Why Your Year-End Summary Matters for Your Crypto Investments
Are you a rapid fire ICO investor who can’t catch a break? Did you buy into bitcoin near the recent high, only to see the price tumbling shortly after? If so, fear not, you might have some advantages in your losses but only if you harvest them. “But Drew!” you cry, “losses are always bad”. Fear not crypto investor, while you may have lost money on one transaction (or several); you may be better off taking your lumps this tax year in order to take your losses to offset your gains both this year and in the future.
Part of the reason behind this is if you have more than $3,000 of losses in excess of your capital gains, you will have to carry that loss forward against future capital gains. You will be able to take $3,000 of capital loss against your ordinary income each year if there is no capital gain to offset. Another important thing to consider is that your capital losses do not have a limitation to the number of years they can be carried over, so it is more advantageous to liquid failed ICO tokens now, especially if you think they are never going to recover in value.
The idea is to reap the benefits of the capital losses against any gains you have instead of holding on to worthless coins throughout the years. Even more so, the biggest reason you will want to harvest losses right away is that your losses will retain their character, meaning long term losses carried over to the next tax year will be applied to long term gains in the next year before reducing the short term gains, meaning that your tax advantaged long term gains will get reduced before your short term gains are. Don't sit on losses, instead of liquidate them when they are short term capital losses to preserve your long term capital gains first.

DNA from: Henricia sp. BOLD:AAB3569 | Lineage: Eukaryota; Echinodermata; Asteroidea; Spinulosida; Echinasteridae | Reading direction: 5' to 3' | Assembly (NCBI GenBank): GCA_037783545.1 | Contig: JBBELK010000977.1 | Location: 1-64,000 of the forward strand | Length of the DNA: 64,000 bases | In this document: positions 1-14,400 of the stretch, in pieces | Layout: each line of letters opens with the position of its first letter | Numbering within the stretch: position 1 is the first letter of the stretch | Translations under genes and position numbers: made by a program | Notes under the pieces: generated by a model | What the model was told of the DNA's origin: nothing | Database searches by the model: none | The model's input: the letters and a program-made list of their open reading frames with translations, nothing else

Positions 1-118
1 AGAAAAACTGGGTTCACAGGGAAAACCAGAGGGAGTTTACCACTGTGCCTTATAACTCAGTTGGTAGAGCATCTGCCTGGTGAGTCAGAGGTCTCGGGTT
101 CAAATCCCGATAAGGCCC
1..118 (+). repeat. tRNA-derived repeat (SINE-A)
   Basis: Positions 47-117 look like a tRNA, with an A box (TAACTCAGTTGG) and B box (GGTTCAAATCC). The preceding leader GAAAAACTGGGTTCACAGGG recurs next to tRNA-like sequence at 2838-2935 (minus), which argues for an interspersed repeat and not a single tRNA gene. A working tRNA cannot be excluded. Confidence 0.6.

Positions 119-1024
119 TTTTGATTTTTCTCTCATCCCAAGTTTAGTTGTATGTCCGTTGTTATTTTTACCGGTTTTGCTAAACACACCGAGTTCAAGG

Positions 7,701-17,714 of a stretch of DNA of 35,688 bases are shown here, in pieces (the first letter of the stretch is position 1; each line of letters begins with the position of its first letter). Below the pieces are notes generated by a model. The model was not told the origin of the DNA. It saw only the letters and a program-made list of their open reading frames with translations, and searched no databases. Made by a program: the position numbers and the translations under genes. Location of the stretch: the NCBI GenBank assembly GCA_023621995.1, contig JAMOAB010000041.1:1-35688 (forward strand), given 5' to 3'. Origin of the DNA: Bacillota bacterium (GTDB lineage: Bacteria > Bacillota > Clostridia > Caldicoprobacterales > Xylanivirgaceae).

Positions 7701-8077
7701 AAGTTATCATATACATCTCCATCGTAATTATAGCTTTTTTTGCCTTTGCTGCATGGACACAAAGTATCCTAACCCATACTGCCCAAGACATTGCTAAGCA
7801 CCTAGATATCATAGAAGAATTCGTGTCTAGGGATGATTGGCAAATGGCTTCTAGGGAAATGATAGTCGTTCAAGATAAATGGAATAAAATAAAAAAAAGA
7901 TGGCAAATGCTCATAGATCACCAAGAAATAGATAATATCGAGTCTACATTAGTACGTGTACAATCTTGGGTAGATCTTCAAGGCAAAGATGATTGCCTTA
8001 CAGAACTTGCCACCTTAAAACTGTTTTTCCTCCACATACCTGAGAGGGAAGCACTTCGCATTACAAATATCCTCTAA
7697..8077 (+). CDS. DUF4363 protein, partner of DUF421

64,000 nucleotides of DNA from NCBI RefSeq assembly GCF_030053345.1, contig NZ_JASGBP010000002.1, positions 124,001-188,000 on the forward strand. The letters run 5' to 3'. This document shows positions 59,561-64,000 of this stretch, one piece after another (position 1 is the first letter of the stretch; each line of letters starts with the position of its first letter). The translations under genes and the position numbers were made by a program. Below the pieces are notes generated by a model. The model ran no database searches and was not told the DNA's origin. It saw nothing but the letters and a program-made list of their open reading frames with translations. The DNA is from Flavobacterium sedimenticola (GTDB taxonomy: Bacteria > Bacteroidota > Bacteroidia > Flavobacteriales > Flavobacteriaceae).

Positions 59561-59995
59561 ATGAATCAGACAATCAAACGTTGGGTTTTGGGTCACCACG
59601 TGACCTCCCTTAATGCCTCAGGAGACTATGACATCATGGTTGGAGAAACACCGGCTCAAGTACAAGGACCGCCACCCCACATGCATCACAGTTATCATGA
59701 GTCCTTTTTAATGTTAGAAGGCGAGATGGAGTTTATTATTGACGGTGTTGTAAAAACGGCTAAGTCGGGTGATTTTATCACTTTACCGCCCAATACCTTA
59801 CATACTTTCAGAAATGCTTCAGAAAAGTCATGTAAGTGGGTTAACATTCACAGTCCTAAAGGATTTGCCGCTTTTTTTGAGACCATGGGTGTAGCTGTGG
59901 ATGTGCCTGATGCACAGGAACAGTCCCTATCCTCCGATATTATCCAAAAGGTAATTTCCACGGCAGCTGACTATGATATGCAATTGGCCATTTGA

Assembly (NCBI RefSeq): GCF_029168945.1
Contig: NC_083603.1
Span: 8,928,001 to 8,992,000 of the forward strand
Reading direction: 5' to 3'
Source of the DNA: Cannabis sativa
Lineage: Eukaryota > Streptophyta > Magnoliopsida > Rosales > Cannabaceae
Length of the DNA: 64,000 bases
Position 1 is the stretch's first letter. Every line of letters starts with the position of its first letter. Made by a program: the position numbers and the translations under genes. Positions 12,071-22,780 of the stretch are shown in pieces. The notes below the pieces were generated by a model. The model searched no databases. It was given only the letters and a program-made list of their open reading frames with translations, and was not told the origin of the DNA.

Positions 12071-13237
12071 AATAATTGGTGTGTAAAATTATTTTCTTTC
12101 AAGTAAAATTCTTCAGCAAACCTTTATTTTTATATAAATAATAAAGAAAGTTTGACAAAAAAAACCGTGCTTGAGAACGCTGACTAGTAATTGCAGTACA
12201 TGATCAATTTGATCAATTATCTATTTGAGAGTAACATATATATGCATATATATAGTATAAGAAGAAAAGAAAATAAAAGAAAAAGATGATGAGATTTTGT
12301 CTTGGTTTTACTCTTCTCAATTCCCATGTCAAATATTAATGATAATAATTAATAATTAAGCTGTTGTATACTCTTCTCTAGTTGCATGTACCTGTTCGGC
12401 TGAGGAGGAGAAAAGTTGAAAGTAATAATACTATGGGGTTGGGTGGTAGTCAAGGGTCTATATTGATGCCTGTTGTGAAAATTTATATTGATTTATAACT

Dave has a long term capital gain of $2,000 in 2017, he has $10,000 of short term loss (poor Dave, this is why we do our due diligence on ICOs). His total taxable capital gain for 2017 is $0 and he can claim $3,000 of loss against his $50,000 of wages meaning his total income is $47,000 for 2017. Dave carries forward short term loss of $5,000 to 2018. In 2018, he has the same wages but this time he has short term capital gains of $6,000 and long term capital gains of $6,000. His total gain is $1,000 short term capital gains and $5,000 of long term capital gains which at his income bracket would be capital gains tax of 25% on the short capital gains and 15% on the long term capital gains ($250 and $900 for a total of $1150). If his losses were long term when they were carried over from 2017 he would instead have a long term capital gain of $1,000 and a short term capital gain of $6,000. This leaves him with taxes of $150 and $1,500 for a total tax of $1,650 on his capital gains. Harvesting short term losses saves Dave $500 in taxes, illustrating how critical the type of loss is when we are carrying it over to the next year.
As we see with Dave in the example, the type of capital loss matters .The ideal type of loss to be carried over is short term, not long term, as long term capital gains rates are tax advantaged compared to your short term capital gains rates which are the same as your marginal tax rates.
Now is the time to be looking at your portfolio and deciding whether or not you should be harvesting your losses. If you need help please reach out to us to give individual guidance on your investments and always talk to a tax professional before making any choices for your tax situation. Make sure you know the risks before investing in anything. I am not giving you specific advice in this article about your specific investments, merely proposing your tax benefits based on your capital losses.